What Is a Special Warranty Deed?

FT Contributor  | 

A special warranty deed is also referred to as a limited warranty deed, grant deed, or covenant deed. This type of deed is different than a general warranty deed and a quitclaim deed. Special warranty deeds transfer ownership of a property from the seller, called the grantor, to the buyer, called the grantee. They offer less protection to grantees than the more commonly used general warranty deeds because they only guarantee there are no title issues within the time period that the grantor owned the property.

When you close on a house, you’re named on the house deed as the grantee and the grantor relinquishes ownership. The deed is different than the house title because it’s only job is to transfer the ownership of the property, but not to claim ownership. Reviewing the specifics of a special warranty deed and the household finance terms associated with this deed can help you understand whether this type of ownership transfer document is right for your situation.

Special Warranty Deed vs. General Warranty Deed

A special warranty deed is like a general warranty deed with some restrictions. With a general warranty deed, all risk lies with the grantor because this type of deed guarantees that there are no title issues or defects on the property throughout its history. When you close on a home with a general warranty deed, if any title issues arise, it’s up to the grantor to solve them.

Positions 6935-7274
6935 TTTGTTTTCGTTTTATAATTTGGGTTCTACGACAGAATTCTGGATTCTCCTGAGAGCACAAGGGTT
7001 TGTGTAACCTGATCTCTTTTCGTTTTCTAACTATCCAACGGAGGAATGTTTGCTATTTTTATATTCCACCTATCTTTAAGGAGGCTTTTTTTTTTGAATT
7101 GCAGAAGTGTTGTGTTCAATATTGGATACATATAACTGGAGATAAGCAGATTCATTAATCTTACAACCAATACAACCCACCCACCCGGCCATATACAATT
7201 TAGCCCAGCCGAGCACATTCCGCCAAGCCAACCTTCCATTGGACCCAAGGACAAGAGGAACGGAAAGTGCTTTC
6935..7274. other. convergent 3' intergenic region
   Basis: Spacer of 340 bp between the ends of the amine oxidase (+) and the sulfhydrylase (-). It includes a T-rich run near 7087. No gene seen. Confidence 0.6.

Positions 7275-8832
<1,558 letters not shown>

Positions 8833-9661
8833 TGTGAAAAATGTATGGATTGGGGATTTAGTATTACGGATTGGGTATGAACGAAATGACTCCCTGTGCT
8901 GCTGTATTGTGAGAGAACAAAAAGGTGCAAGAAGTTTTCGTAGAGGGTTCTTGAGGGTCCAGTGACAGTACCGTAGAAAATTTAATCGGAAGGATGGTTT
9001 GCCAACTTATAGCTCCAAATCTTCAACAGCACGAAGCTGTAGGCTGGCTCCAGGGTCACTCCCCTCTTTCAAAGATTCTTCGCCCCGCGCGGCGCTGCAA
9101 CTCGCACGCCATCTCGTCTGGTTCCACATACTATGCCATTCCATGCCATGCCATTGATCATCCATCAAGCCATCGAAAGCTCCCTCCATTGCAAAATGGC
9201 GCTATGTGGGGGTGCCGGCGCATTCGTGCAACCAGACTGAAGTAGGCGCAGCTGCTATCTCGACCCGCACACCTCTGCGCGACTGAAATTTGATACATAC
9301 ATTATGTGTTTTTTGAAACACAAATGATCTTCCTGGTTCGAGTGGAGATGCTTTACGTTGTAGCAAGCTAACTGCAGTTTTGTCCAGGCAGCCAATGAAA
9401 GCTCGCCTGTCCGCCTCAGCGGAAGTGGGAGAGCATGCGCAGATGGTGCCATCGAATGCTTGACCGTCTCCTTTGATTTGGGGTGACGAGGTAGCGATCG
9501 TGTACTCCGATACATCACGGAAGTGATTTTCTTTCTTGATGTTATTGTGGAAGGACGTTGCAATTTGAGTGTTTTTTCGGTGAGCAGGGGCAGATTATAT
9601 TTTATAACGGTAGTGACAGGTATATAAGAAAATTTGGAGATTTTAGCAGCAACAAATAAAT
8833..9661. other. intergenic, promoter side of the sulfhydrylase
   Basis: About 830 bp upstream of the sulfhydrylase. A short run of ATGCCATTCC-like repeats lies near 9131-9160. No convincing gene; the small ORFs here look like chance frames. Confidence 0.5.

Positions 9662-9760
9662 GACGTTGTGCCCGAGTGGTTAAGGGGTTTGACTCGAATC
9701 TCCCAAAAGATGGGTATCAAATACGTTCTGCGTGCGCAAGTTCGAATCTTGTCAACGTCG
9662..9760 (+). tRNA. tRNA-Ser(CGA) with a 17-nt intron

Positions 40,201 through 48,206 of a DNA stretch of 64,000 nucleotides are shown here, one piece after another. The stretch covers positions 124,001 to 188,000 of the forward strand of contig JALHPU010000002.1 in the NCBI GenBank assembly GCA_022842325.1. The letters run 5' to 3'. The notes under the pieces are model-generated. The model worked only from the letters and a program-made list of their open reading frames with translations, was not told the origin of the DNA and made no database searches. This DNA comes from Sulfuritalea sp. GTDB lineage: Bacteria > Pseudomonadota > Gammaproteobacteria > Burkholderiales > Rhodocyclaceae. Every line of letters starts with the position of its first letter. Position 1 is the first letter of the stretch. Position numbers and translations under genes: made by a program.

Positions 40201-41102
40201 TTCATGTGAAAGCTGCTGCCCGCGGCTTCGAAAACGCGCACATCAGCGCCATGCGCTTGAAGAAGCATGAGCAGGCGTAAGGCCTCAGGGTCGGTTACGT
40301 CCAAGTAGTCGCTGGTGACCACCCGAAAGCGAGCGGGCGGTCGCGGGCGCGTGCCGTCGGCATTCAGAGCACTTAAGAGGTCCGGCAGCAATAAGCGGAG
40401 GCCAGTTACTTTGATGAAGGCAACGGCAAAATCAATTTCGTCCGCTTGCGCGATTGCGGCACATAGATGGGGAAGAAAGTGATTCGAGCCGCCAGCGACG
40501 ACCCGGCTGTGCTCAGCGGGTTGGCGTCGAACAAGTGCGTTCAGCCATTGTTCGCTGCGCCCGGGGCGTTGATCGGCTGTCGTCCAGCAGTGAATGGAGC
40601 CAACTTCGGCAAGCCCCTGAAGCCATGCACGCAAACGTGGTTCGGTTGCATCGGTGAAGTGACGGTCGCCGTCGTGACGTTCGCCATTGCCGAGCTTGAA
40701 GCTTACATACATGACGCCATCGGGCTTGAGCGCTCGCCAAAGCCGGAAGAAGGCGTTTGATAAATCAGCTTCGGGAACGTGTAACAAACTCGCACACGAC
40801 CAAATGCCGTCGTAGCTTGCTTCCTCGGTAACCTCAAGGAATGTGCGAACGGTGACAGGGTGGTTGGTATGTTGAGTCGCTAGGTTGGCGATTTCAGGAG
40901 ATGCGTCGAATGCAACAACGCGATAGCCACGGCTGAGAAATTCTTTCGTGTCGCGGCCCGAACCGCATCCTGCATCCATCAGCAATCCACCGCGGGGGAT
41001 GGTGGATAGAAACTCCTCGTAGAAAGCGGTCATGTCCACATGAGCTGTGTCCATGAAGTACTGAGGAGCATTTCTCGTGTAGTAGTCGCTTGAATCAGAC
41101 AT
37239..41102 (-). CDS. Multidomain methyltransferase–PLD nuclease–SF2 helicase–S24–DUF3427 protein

However, with a special warranty deed, risk is shared between the grantor and the grantee. While the grantor guarantees there are no title issues or defects that occurred while they held ownership, there are no guarantees for the title history of the home before the grantor took ownership. Once the grantee takes ownership of the home, title issues or defects that arise from before the grantor took ownership are the grantee’s responsibility to resolve.

Special Warranty Deed vs. Quitclaim Deed